Univariate polynomial objects in R

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Description

A package to implement a class of objects that behave like univariate polynomails. Arithmetic operations (addition, subtraction, multiplication, division, remainder, raising to a non-negative integer power) are supported in a natural way. The objects also act as R functions. This package is a successor to the ‘polynom’ package, but has a simpler and more convenient representation for the objects. Like ‘polynom’ it uses S3 classes and methods.

Details

Package: PolynomF
Type: Package
Version: 1.0
Date: 2008-05-05
License: GPL-2
LazyLoad: yes

The constructor function polynom is used to create polynomial objects from their coefficient vector, in power series order. Once polynomials are constructed they may used as objects in arithmetic operations, integration and differentiation, and as R functions that evaluate the polynomial either at a numeric or complex vector, or at another polynomial, i.e. substituting one polynomial into another. Facilities are also provided for graphical presentation and calculation of complex zeros.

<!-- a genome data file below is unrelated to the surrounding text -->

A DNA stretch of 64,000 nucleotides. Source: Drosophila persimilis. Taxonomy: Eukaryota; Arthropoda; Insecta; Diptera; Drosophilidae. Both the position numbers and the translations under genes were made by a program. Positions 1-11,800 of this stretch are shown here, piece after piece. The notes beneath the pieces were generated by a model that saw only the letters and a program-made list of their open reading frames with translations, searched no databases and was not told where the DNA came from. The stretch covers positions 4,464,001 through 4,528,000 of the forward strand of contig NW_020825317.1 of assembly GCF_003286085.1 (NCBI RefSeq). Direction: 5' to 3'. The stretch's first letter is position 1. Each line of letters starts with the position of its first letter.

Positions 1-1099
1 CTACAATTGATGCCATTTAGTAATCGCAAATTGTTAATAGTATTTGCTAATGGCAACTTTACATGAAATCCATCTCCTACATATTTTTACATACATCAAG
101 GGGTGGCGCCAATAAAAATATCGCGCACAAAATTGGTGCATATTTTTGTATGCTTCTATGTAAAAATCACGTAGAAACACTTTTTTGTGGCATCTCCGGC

The constructor function polylist may be used to create a list of polynomial objects. Operations on polylist objects include simultaneous graphical display of all components and coercion to function. The function may then be used to evaluate all all polynomials on the list simultaneously at the same argument.

Author(s)

Bill Venables, with some code inherited from the original package by Bill Venables and Kurt Hornik.

Maintainer: <Bill.Venables@gmail.com>

References

None.

Examples

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x <- polynom()
p <- (x-1)^2 + 1
p
plot(p)

pv <- p(-3:4); pv

p1 <- p(p-1); p1;
plot(polylist(p, p1))

## Hermite polynomials to degree 10
H <- polylist(1, x)
for(n in 2:10)
    H[[n+1]] <- x*H[[n]] - (n-1)*H[[n-1]]
H
### normalisation to unit length
for(n in 1:11)
    H[[n]] <- H[[n]]*exp(-lgamma(n)/2)

plot(H, xlim = c(-3,3))

## orthogonality relationship check:
f <- function(i,j) stats::integrate(function(z)
      dnorm(z)*H[[i+1]](z)*H[[j+1]](z), -Inf, Inf)

f(2,3)
f(4,4)